Total copy numbers from the 18S derived nuclear eDNA samples were ten times greater than the COI derived mtDNA eDNA, indicating nuclear eDNA was more readably amplified from our eDNA samples. The temporal decay dynamics and size fractioning (i.e. state) were similar for the 18S and COI derived eDNA, indicating that nuclear eDNA was generally more abundant, but that eDNA detectability was not affected by nuclear or mitochondrial origin. In general, technical performance differences among PCR-based genetic markers/primers is greatly associated with GC content and melting temperature, however these aspects should be tested in-silico during the primer design stage and do not reflect differences observed in this study. Specifically, the primers utilized in this study have similar melting points. The GC content is lower in the COI marker despite the 18S marker having greater performance, when higher GC content is expected to reduce PCR performance due to the higher GC bond strength31. The underlying differences between the COI and 18S markers observed in this study are possibly due to nuclear eDNA being more sensitive to eDNA detection compared to mitochondrial eDNA34,36. Forensic based molecular biology suggest that nuclear DNA may be more readily available for PCR amplification, while also degrading more rapidly compared to mitochondrial DNA33. The increased degradation rate and increased availability of nuclear DNA, are possibly due to the chromatin structure of nuclear DNA being more susceptible to exonucleases and protease compared to the more protective and less accessible circular structure of mitochondrial DNA33,52.
Animal mitochondria range from 0.2 to 1.2 µm in diameter, with length between 1–8 µm25. Our findings suggest that given the lack of eDNA detection from the 1 and 10 µm filters, that the primary state of accessible eDNA originating from D. magna was subcellular. At the start of the experiment, the most abundant eDNA particle size was on the 0.2 µm filters, for both nuclear and mitochondrial derived eDNA. In contrast, the water effluent samples (size 0 µm) generally retained the highest amount of eDNA over time, which can be associated with free-floating nucleotide strands. The high initial quantity of 0.2 µm eDNA combined with the longer persistence of smaller fragments exhibits a distinct temporal dynamic of eDNA particle state and fate. Aqueous macrobial eDNA typically originates from excreted urine, faeces, cellular by-products, and epidermal tissues. Once released from its bodily source eDNA initially exist as large/bulk particles (>1000 µm)28. However, large particles readily break apart due to physical (e.g. water currents, abrasion) and environmental factors, such as temperature, oxygen, pH, salinity, light, and decomposition via microbial and extracellular enzymatic activity24. Potentially, once released and exposed to the environment, decaying cellular matter rapidly degrades due to hydrolysis and apoptosis destroying cell walls53. Subsequently, apoptotic released mitochondria, ribosomes and other subcellular material accumulate, due to endonucleases resistance of intercellular structures, thereby prolong the persistance of short eDNA fragments54,55. In aqueous environments the double membrane of the mitochondria protects the mitochondrial cell and inner mitochondrial nucleoid from rapid lysis, whereas nuclear DNA decays more rapidly due to its chromatin structure exposing it to exonuclease activity56.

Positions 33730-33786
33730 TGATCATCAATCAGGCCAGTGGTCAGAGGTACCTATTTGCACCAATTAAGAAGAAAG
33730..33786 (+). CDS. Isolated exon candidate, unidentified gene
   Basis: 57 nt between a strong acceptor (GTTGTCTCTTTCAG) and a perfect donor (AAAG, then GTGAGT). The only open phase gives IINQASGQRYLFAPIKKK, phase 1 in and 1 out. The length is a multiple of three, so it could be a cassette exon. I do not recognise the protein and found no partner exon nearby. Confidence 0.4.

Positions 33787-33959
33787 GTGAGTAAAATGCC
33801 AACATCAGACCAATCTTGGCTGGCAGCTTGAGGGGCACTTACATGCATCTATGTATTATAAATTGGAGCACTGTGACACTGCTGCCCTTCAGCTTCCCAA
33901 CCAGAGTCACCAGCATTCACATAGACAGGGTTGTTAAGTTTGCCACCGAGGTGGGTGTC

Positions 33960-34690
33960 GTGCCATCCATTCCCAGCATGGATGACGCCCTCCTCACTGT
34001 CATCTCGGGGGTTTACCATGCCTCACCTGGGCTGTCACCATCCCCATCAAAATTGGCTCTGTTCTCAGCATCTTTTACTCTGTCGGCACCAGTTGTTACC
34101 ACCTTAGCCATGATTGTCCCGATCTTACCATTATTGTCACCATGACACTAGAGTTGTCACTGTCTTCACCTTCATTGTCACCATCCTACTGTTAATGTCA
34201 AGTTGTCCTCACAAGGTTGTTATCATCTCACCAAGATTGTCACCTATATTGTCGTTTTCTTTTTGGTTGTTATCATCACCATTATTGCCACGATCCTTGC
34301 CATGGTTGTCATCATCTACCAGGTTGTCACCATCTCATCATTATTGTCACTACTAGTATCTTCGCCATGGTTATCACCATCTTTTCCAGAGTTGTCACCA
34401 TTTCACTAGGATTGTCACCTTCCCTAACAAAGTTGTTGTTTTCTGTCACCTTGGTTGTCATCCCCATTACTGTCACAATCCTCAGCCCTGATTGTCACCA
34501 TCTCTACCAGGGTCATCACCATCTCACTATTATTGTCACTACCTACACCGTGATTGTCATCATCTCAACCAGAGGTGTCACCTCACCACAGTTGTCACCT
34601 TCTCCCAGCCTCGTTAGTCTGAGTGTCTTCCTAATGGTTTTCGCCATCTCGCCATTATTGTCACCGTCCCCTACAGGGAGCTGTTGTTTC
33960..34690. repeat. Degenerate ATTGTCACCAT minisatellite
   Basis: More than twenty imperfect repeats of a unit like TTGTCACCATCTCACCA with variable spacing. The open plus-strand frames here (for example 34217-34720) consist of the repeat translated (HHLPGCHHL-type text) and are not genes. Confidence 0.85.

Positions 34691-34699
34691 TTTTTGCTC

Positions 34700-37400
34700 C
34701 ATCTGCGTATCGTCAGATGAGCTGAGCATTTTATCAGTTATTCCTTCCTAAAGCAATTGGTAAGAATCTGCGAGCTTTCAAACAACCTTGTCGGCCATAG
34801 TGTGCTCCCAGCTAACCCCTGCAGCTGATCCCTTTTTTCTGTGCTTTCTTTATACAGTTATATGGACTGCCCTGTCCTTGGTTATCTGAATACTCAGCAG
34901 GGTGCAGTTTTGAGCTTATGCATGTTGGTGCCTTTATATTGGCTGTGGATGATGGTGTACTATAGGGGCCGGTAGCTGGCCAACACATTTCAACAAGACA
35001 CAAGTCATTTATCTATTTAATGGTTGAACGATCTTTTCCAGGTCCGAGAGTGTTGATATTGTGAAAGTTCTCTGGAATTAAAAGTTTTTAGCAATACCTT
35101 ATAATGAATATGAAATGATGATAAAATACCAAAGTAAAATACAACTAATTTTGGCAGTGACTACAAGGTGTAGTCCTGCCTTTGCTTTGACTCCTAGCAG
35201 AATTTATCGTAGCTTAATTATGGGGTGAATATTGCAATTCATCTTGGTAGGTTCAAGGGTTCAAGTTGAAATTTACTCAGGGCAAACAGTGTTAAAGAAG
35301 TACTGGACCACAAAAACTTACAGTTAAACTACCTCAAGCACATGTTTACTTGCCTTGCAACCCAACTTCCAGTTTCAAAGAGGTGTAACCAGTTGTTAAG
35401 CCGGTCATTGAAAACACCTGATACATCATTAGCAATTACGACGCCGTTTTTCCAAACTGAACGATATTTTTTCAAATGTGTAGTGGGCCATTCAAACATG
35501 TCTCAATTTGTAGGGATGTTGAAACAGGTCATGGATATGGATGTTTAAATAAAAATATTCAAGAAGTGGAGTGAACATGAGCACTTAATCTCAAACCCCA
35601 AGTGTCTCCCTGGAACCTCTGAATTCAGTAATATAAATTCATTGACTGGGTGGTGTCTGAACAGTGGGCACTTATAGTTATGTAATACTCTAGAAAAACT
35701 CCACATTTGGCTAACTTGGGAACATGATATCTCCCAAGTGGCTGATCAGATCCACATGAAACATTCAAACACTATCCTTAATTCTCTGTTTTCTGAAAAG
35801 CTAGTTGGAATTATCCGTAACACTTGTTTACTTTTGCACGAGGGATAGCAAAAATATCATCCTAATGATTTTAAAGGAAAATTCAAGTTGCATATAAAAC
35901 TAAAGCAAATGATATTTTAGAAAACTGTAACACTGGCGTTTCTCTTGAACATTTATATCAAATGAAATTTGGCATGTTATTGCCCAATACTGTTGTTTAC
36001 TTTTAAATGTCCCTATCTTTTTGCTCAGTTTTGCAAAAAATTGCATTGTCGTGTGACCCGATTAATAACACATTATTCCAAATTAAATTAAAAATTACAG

Daphnia magna eDNA was primarily captured on the 0.2 µm filter and from the water effluent, whereas a paucity of D. magna eDNA was capture on the larger 1 µm and 10 µm filters. The only two previous size sorting experiments found eDNA predominantly on filters of larger pore size (1–1.2 µm)26,28. The overarching conclusion from previous studies, was that fish sourced eDNA was of a cellular nature and likely comprised of loosely aggregated cells and tissue, which are captured on filters with pore sizes greater than 1 µm26,28. Why then the differences between the D. magna and fish eDNA capture studies? Both of the previous experiments utilized fish sourced eDNA, specifically Common carp (Cyprinus carpio) and Brook trout (Salvelinus fontinalis) at high eDNA concentrations (i.e. fish biomass to water volume), which may have included sampling of fish tissue or eDNA material released as a result of animal stress. Conversely, our study did not include D. magna in the experimental tanks and relied on a diluted source of eDNA, thereby avoiding the likelihood of filter clogging from non-targeted fragments. Two working hypotheses can then be postulated to address the subtle, yet important differences between the present and previous studies. 1) The nature of eDNA particles from fish and macroinvertebrate taxa differ in their size distributions. Whole mitochondrial cells range between 0.2 µm and 1.2 µm in diameter with length between 1–8 µm, and would be captured primarily by the 0.2 µm. Whereas, eukaryotic cellular structures (>0.8 µm) are larger than the 0.2 µm filter sizes and would accumulate on 1 or 10 µm filters25. Fisheries derived eDNA may feature larger agglomerations of cellular material, thereby explaining the preferential captured efficiently on 1 µm filters26,28. Conversely, invertebrate eDNA, originating from smaller-bodied individuals compared to fish, may consist primarily of fragmented epithelial cells or mitochondrial DNA. 2) Alternatively, the nature of the eDNA in the two previous and our present studies are of a similar size distribution, however the volume of eDNA and organic particulates was greater in previous studies that utilized eDNA from larger biomass (fish) and water sourced from natural ponds and streams. Such that the suspended particulate matter and increased eDNA concentration in Turner et al. (2014) and Wilcox et al. (2015) may have clogged the larger filter, which allowed subcellular eDNA to be captured on the 1 µm filter. Further experiments, exploring different levels of sediment loading, or particulate organic matter could distinguish between the two hypotheses, providing definitive insights into the genuine state of macrobial eDNA.